Anna-Karenina Weather
Tuesday 28th January, 2014

Today (and most of the past three months) are what we in the trade call Anna-Karenina weather. All good-weather days are alike; each bad-weather day is bad in its own way.

No News is Good News
Wednesday 24th April, 2013

A customer I sketched in the Summertown Costa this morning, inspired by Charlie Stross’s blog posting about how news is bad for you, PSA: Ignore the news. Sketch Description A heavyset fifty-ish man sitting in an armchair reading the Daily Mirror. No sign of enjoyment is visible in his grim expression.

Ice Age Weather
Friday 29th March, 2013

Today is what we in the trade call Ice Age weather. There’s a patch of snow in the shadow of a lock-up garage in Summertown that hasn’t melted since the snow fell five days ago. AND I THINK IT’S GETTING BIGGER. My neighbour is a geomorphologist, and he explained it to me. During our frosty … Continue reading “Ice Age Weather”

Glove-On-The-Wall Weather
Monday 25th March, 2013

Today is what we in the trade call glove-on-the-wall weather. There’s a raw and gusty north-east wind, but it is dry. Mums are out with pushchairs, their toddlers wiping wind-runny noses and letting fall gloves from chubby pink fists. We are lucky to live in such a big softy of a country, where passers-by will … Continue reading “Glove-On-The-Wall Weather”

If the Daily Express were to Report the Singularity
Tuesday 12th March, 2013

“Robots from Universe Next Door Rush to Steal our RAM.” “Black-Hole Storm Set to Batter Betelgeuse. How YOU Can Beat the Photon Floods.” “Keep Germany out of Singularity, Warns Minister. Secret Plot will Convert Jupiter to Hitler Super-Brain, Take Over EU.”

Curious Repeating Headlines in the Daily Express
Tuesday 12th March, 2013

And speaking of Daily Express Weather, after writing that entry, I found this: Curious repeating headlines in the Daily Express in the NewsFrames blog. The author shows two collections of Daily Express front pages, the first running from 18 January 2013 back to 29 October 2012. It becomes immediately obvious just how often the Express … Continue reading “Curious Repeating Headlines in the Daily Express”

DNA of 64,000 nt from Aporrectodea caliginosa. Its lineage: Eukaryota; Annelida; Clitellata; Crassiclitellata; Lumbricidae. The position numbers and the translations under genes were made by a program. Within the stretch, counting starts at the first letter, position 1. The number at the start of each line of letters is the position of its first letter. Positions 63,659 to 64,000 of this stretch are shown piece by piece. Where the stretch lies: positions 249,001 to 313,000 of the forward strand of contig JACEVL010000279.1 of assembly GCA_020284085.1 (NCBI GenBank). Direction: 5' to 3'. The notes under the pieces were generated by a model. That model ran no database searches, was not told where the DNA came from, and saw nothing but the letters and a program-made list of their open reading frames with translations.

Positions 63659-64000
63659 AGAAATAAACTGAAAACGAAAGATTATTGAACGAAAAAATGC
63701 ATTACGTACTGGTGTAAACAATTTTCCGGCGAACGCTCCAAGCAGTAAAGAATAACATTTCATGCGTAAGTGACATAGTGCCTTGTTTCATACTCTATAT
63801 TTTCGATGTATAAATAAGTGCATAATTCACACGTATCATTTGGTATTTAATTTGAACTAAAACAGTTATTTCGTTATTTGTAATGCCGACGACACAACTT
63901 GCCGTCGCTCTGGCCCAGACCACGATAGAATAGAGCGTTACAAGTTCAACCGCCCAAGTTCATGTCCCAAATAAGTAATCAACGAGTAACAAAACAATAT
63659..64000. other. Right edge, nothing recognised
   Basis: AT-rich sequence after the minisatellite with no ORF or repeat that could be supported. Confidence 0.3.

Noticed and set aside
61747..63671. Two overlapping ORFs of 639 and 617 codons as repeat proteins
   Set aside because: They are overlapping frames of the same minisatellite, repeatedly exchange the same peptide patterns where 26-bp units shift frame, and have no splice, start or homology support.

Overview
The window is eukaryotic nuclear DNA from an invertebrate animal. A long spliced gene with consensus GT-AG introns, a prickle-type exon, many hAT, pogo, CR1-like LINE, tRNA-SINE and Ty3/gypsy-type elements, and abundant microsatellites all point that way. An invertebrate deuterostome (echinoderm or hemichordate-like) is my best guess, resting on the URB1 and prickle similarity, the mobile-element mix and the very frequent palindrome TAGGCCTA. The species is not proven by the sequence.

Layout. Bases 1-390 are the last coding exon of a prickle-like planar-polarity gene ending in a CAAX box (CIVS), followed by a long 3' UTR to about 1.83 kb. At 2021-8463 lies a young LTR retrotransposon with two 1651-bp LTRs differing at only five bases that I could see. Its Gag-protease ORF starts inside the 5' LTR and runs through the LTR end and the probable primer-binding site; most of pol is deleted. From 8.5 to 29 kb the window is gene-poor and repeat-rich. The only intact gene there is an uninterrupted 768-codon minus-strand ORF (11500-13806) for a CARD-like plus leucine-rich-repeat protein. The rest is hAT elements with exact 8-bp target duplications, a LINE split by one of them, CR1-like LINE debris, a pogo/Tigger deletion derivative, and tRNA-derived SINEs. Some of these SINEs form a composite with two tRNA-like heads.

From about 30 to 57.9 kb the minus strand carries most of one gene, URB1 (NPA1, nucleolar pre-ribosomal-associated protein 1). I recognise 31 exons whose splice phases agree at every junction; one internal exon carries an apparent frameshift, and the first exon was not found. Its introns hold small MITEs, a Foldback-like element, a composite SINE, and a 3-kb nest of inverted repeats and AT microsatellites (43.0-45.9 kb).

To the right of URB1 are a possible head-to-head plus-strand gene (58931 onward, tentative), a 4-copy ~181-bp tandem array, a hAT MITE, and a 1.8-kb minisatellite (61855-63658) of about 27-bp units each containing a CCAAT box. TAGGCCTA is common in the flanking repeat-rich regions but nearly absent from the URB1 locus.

Daily Express Weather
Tuesday 12th March, 2013

Today is what we in the trade call Daily Express Weather. It is colder than the Traitors’ Plain and more bitter than a friend’s betrayal. And it is the only day when reality caught up with Daily Express weather headlines, even though the Express has announced a Big Freeze every week since the end of … Continue reading “Daily Express Weather”

The Scream
Wednesday 27th February, 2013

The images, in essence, are abstract political cartoons. She thinks of the economy while staring at the blank paper, then creates the artwork. From WSU instructor displays abstract political cartoons by Becky Wright, a piece announcing an exhibition by Kristina Lenzi.

“At least” Weather
Monday 19th November, 2012

Today is what we in the trade call “at least” weather. It’s spitting, but at least it isn’t cold. Yesterday was cold, but at least it wasn’t raining. All British weather is “at least” weather, apart from a week of August-hot sunny days in April which make you forget that it will rain, for at … Continue reading ““At least” Weather”

Moodle Cartoon: And You Need to Look Inside Every Single Plugin Before You’ll Know Which Unenrolment Method You Should Call
Monday 19th November, 2012

Another Moodle cartoon, expressing my discovery that a function for returning data about users can return fields, such as Skype ID, that the function for creating users can never accept. (See Why is the argument to core_user_create_users different from the result of core_user_get_users_by_id? .) Cartoon Description The orange Michelin-man-like Moodle figure is disdainfully pointing at … Continue reading “Moodle Cartoon: And You Need to Look Inside Every Single Plugin Before You’ll Know Which Unenrolment Method You Should Call”